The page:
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                      Brian Masinick

                      #113753
                      Member
                      techore

                        @mcpderez, it makes me feel happy to know someone is benefiting from my contributions.

                        Worse case, I will archive and rename the repository–assuming I want to reuse antix-dwm, probably, at a later date.

                        Best case, once I have the amd64 packages puzzled out, it should be simple to produce i386 packages. Well, in theory.

                        You are always welcome to reach out to me directly. No PM so ping me in the most recent antix-dwm release post or open an issue on gitlab. If it is something more involved, we can find a different communication channel and collaborate. Time is always a concern but if you don’t ask, no way of knowing and I don’t mind. 🙂

                        #113754
                        Moderator
                        Brian Masinick

                          @mcpderez, it makes me feel happy to know someone is benefiting from my contributions.

                          Worse case, I will archive and rename the repository–assuming I want to reuse the antix-dwm, probably, at a later date.

                          Best case, once I have the amd64 packages puzzled out, it should be simple to produce i386 packages. Well, in theory.

                          You are always welcome to reach out to me directly. No PM so ping me in the most recent antix-dwm release post or open an issue on gitlab. If it is something more involved, we can figure out a different communication channel and collaborate. Time is always a concern but if you don’t ask, no way of knowing and I don’t mind.

                          I’m glad to see it; thanks for your many other contributions here too; best wishes with your spin and other works too!

                          • This reply was modified 4 weeks ago by anticapitalista.

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                          Brian Masinick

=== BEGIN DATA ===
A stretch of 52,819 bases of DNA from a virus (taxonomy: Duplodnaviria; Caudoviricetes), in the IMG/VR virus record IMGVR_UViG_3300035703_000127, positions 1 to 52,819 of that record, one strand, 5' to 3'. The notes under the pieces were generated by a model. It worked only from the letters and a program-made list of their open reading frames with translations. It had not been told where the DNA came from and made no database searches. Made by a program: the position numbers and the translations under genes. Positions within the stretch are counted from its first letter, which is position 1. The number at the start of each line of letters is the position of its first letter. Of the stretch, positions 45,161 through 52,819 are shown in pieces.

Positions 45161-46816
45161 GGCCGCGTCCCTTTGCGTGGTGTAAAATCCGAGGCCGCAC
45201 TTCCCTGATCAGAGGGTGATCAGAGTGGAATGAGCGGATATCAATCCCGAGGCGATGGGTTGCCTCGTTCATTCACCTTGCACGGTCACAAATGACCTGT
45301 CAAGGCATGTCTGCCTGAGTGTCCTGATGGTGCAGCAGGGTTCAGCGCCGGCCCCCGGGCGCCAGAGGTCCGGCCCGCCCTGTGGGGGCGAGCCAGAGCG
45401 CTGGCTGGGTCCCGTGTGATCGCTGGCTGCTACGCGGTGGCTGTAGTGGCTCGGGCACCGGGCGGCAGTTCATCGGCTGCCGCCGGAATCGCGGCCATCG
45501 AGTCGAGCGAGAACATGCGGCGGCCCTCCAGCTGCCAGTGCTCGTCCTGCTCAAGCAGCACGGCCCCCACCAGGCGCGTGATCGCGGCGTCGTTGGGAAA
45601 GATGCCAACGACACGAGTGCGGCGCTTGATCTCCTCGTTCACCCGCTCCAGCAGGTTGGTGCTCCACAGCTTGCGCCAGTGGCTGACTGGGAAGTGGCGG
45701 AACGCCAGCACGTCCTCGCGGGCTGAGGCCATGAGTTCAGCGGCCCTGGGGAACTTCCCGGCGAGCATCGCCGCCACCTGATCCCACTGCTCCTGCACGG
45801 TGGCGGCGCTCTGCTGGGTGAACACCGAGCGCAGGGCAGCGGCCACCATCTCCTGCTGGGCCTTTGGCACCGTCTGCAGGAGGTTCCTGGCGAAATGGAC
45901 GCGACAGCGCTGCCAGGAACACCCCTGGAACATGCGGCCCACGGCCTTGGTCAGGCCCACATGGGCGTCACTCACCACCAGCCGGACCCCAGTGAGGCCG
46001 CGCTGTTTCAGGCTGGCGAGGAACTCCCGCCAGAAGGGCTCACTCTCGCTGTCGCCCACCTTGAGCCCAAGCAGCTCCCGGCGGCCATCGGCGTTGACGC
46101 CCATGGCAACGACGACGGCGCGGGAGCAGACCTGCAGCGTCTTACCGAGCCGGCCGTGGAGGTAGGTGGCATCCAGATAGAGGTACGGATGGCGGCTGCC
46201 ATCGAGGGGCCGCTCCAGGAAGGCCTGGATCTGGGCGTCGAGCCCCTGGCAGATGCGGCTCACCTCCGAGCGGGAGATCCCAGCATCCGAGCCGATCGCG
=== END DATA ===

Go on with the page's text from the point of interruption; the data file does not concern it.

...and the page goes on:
#113796
                          Member
                          mcpderez

                            You are always welcome to reach out to me directly

                            Thanks for the offer. I can be found with my username here on gmail.

                            #113829
                            Member
                            techore

                              Got it and you should now have mine!

                              #140081
                              Member
                              ted

                                @techore Hello . I would like to join in the congratulations, a lot of work has really been done.

                                I downloaded the ISO, installed it and checked it.

                                Is it possible to somehow contact the author of the project? I would like to set up a similar system and am ready to pay for the work,

                                #140107
                                Member
                                techore

                                  @ted, you will want to take at a look at the current spin which is still using dwm but a fork called dusk. I am referring to it as aXd which stands for antiX-dusk. Also, it is primarily built using packages not a bunch of bash scripts and tweaks like the antix-dwm spin. Mostly!

                                  I hope to have an ISO available for download in the next week or two. I will start a new thread when it is available. It will probably referred as “aXd Release Candidate” available for testing or some such.

                                  If you have questions or recommendations prior to the release candidate, you may post them in this thread:

                                  https://www.antixforum.com/forums/topic/axd-23-1-beta-spin-screenshots/